Renee Johnson is the author of Acquisition, and The Haunting of William Gray.  She is currently working on a Young Adult novel, while editing a suspense novel which has international flair–an homage to her love of travel and foreign food.  She lives on a farm in North Carolina with her husband, Tony Johnson, and one very spoiled German shepherd named Gretel.   

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    1. Oh Michelle, you would love it I bet. France is spectacular is so many ways. As for my ‘Charlie’ tribute, it was the most ‘philosophical’ I could come up with. Glad you liked it.

  1. I have Paris on my vision board this year:). Your photos make me want to go and travel the French countryside also! I hope I am not disappointed. I imagine feeling at home, save for the French being spoken all around me . . .

    1. The further into the countryside you go, the more spectacular the views and the people, but the more French you need to speak as well. Enjoy it, Kay. I’m planning on going back this year as well.

  2. Beautiful photos! The first few lines of your blog made me think of Hemingway (and Hadley), I’m reading The Paris Wife right now. 🙂 Thanks for sharing your top ten list.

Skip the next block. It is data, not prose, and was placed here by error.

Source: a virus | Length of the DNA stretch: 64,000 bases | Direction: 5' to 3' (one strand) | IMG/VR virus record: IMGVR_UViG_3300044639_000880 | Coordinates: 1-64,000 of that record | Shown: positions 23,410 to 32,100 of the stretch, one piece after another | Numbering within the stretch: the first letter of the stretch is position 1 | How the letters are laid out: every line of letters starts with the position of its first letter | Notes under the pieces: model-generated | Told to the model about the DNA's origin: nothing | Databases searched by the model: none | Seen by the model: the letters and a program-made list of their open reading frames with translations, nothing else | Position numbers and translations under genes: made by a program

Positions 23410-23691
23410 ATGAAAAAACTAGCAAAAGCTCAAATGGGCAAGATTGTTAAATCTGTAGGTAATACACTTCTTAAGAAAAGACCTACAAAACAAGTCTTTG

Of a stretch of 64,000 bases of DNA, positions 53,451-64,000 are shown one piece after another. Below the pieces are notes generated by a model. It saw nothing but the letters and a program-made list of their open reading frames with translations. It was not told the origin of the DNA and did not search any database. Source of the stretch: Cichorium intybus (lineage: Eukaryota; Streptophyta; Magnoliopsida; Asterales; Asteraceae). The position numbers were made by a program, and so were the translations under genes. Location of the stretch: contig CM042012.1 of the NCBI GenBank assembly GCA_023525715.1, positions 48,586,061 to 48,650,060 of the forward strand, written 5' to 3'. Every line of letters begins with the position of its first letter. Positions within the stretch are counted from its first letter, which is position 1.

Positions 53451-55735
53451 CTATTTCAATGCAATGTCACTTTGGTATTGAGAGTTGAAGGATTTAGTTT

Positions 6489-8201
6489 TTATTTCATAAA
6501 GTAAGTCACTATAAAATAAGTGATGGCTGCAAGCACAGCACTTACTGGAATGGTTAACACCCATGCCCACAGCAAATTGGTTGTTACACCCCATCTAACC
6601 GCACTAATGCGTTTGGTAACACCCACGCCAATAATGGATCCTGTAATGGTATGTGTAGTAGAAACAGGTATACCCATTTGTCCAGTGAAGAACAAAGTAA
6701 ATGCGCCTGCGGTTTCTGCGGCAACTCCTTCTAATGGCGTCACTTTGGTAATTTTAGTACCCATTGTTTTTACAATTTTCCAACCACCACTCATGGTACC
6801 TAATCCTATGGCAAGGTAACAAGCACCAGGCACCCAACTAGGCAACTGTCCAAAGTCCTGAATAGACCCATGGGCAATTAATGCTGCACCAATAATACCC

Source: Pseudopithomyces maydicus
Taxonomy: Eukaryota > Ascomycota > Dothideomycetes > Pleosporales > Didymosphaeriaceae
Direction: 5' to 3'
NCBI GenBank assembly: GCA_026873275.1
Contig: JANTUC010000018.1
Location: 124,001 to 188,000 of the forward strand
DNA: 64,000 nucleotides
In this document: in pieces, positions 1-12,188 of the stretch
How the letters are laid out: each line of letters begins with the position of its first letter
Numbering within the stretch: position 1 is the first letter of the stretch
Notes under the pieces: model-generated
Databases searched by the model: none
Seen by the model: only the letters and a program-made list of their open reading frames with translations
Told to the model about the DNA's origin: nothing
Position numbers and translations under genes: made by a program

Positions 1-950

1. I loved The Paris Wife. My writing teacher suggested I read Hemingway’s ‘The Moveable Feast’ first and it was wonderful advice. If you haven’t already read it, get the original version and fall in love with him as I did.

  3. Having been to Paris and the rural villages in the Dordogne I totally agree that France is beautiful. Thanks for sharing your wonderful photos Renee and your top ten list…especially now… ❤

    1. Thank you Sherri. I could have listed a hundred. I almost wish I’d put sounds on the list, but eleven sounded weird. Ten seemed best. But the bells, the jingly sirens, the poetic language…ahh…

  4. Look behind Notre Dame and its flying buttresses. Follow the bridge to the Rue Saint Louis en l’ile and you will cross Rue Poulletier where I lived back in the early 70’s when I attended courses at the Sorbonne. Add students to that. Writers and students love Paris.

    1. I love this about you, Georgette! You are such a smarty — studying at the Sorbonne. Wow. I’d love to sit down with you, sipping a good wine (French of course), and hear all of the details of life in Paris in the 70’s. What a story it must be. I’m jealous just thinking about it! Yes, writers and students love Paris!